Discussion in 'Community Board' started by tammymacb, May 1, 2012.
I would like to hear the bio father's version of events.
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I think the thing is in SC if a father does not provide prenatal support his rights are up for termination.
If he were told that he had no rights because he did not provide support and told he HAD to sign the papers then by law he was 'tricked' into signing away his rights which I believe is what he claimed when he applied for the adoption to be put aside.
ICWA would have superceded that SC law and he would have the right to contest the adoption. Which is what it looks like happened when he made the bid for custody at 4 months.
I know people are upset that he is using this law and calling it wrong, but it is no more wrong than any other policy put into place based on rights due to race or ethinicticity.
If you are going to adopt a child you have to know there is a chance that the parents might change their mind. It's a sucky thing but it is the way it is. There are laws of adoption, if you enter that process you have to obey all the laws of it. Even the ones you don't like.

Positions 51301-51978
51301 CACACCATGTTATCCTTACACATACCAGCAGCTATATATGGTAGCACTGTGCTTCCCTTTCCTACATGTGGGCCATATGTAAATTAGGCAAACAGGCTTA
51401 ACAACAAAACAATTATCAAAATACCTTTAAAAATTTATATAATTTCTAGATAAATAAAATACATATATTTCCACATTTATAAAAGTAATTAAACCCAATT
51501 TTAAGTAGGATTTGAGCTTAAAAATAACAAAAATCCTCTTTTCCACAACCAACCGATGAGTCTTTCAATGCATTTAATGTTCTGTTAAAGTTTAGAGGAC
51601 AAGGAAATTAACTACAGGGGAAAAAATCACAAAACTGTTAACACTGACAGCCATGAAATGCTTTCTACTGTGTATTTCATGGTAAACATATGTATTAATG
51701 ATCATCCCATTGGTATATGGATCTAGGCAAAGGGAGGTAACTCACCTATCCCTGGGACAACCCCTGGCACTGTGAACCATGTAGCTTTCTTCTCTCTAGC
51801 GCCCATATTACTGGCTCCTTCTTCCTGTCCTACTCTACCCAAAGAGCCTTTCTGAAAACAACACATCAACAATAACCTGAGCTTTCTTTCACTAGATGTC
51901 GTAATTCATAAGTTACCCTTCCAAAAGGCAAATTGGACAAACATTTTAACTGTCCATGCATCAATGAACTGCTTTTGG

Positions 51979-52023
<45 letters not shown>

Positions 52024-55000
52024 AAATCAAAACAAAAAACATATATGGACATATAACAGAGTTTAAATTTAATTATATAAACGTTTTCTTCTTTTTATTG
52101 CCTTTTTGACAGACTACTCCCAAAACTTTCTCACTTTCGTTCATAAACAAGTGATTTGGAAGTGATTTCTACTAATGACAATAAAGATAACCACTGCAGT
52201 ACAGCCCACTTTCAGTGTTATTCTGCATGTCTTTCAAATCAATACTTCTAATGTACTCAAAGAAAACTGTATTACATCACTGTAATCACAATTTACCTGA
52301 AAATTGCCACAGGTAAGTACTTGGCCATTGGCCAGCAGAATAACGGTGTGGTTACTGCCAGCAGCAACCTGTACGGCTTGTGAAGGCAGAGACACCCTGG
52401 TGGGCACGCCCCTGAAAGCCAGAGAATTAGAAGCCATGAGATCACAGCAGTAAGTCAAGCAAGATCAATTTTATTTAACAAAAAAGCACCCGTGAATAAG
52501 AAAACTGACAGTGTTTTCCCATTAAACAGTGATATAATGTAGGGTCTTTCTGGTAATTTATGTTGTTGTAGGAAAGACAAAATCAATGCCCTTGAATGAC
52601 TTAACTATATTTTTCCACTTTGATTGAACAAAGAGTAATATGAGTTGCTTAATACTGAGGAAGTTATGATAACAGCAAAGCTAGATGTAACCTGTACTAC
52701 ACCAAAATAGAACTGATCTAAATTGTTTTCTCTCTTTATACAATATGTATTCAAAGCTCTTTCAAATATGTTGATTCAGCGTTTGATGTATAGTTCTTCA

He's under no obligation to support another functioning adult and less than no obligation to marry one for goodness sakes.
He filed for custody when she was four months old and apparently deployed. Who knows what happened in the four-month period between her birth and the filing.
Agree the legal q. with the act is quite interesting.
Would love to hear what the courts ruling is on this. For those on this thread who live in an area were this is covered on the news could you please let us know what they decide?
I would really appreciate it and being up here in CT I don't think I will hear about it on our news.
I agree with all of this. Sad for the adoptive parents, yes. But the father filed when the baby was 4 months old - that (to me) isn't too long to realize you want to raise your own flesh and blood. The SC law that states a man gives up those rights by not supporting the pregnant mother are ridiculous IMO. I would also like to hear more of the father's side of the story, but I think it was a good thing that he requested a gag order - look at the publicity the adoptive parents/birth mother were garnering. How can the publicity be good for the little girl?